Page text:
A group of federal cultural initiatives have tapped the Sundance Institute to represent the private sector in a program called "Film Forward: Advancing Cultural Dialogue." The concept is a public/private cultural exchange effort spearheaded by the President's Committee on the Arts and the Humanities (PCAH) in cooperation with its federal cultural partners, the National Endowment for the Arts (NEA), National Endowment for the Humanities (NEH) and the Institute of Museum and Library Services (IMLS), to "foster cross-cultural understanding through cinematic storytelling."
The new initiative selects a curated group of ten contemporary independent films, five American and five international, and invites the filmmakers to screen their work in selected locations in the U.S. and at American embassies and other locations around the world.
Additionally, planned master classes, discussion panels, Q&As and other exchanges between filmmakers and audiences are planned around screenings in all locations, with the aim of "cultivating engaged dialogue, fostering appreciation of other viewpoints and developing new audiences for independent film."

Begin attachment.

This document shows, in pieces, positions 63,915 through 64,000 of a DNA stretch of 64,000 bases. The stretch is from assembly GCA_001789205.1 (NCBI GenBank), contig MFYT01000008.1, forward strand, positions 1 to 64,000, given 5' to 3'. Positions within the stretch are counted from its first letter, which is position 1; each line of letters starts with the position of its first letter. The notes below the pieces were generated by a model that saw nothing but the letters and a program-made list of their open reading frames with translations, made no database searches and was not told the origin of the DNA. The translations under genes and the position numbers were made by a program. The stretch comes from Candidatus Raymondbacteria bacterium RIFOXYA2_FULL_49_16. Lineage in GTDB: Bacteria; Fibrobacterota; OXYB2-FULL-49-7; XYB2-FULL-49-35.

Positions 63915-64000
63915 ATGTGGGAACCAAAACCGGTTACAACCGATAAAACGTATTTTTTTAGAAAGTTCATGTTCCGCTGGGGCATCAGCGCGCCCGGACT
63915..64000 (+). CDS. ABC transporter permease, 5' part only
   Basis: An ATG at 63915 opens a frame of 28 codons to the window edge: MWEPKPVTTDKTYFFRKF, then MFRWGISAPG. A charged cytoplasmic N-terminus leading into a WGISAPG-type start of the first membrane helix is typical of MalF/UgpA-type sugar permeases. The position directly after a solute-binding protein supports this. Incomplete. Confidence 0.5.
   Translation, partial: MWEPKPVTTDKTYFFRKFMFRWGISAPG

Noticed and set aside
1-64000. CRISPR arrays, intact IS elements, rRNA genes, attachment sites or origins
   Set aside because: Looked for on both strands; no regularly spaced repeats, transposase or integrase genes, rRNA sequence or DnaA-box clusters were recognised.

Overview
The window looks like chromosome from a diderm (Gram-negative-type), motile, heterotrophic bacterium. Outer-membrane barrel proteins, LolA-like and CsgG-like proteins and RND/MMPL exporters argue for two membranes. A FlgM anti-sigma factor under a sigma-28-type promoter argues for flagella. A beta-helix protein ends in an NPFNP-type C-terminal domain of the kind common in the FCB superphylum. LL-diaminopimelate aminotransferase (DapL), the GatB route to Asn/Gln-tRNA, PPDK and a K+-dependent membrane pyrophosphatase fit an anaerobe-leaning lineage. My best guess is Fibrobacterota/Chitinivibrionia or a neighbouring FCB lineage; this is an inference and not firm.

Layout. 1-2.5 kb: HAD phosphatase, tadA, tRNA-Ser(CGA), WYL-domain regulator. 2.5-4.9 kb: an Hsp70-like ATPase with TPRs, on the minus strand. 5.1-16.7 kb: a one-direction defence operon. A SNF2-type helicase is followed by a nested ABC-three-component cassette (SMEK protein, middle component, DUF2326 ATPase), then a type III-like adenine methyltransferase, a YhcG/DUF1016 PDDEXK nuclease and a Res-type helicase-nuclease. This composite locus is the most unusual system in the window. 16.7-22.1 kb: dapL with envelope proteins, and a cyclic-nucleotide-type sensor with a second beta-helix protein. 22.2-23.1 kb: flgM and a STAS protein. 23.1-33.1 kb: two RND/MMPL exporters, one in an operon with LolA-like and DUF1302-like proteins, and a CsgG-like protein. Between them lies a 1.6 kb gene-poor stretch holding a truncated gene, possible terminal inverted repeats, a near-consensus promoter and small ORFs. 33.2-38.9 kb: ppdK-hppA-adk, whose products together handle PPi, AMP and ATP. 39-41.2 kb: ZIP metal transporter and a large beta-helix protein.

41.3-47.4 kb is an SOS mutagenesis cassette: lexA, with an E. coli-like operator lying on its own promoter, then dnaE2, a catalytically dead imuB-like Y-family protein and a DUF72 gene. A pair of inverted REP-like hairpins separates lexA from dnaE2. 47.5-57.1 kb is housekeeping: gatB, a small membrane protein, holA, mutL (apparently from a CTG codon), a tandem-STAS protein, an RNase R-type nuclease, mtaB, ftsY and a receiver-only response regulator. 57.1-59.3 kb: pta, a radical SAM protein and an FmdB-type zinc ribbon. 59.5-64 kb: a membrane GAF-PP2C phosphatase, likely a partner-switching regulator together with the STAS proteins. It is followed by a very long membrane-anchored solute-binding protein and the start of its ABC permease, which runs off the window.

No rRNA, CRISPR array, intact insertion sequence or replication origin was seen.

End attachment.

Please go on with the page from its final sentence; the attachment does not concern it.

The project will launch in New York in December of 2010 and conclude in September, 2011, with all of the films screening next spring at a gala showcase in partnership with the Smithsonian Institution on the Mall in Washington, D.C.
"We are honored to partner with our nation's leading cultural entities that share a commitment to cultural exchange," commented Keri Putnam, Executive Director, Sundance Institute in a statement. "Film Forward is an important step in advancing our founder Robert Redford's original vision of making independent storytelling accessible and relevant throughout the world. We believe that film has the power both to reflect our cultural diversity and to connect people, and we are thrilled to be bringing these wonderful films and their filmmakers to diverse audiences."
"Film Forward: Advancing Cultural Dialogue" is a continuation of the President's Committee and cultural partners' efforts to use film to engage diverse audiences in the U.S. and internationally, including a four-year effort in partnership with the American Film Institute as "AFI: Project 20/20." Over the past four years that program has brought together 42 filmmakers representing the United States and 21 other countries as cultural ambassadors, who have traveled to 18 countries and 18 cities within the U.S.
Founded by Robert Redford in 1981, the Sundance Institute is a global, nonprofit cultural organization that aims to nurture artistic expression in film and theater, and to supporting intercultural dialogue between artists and audiences.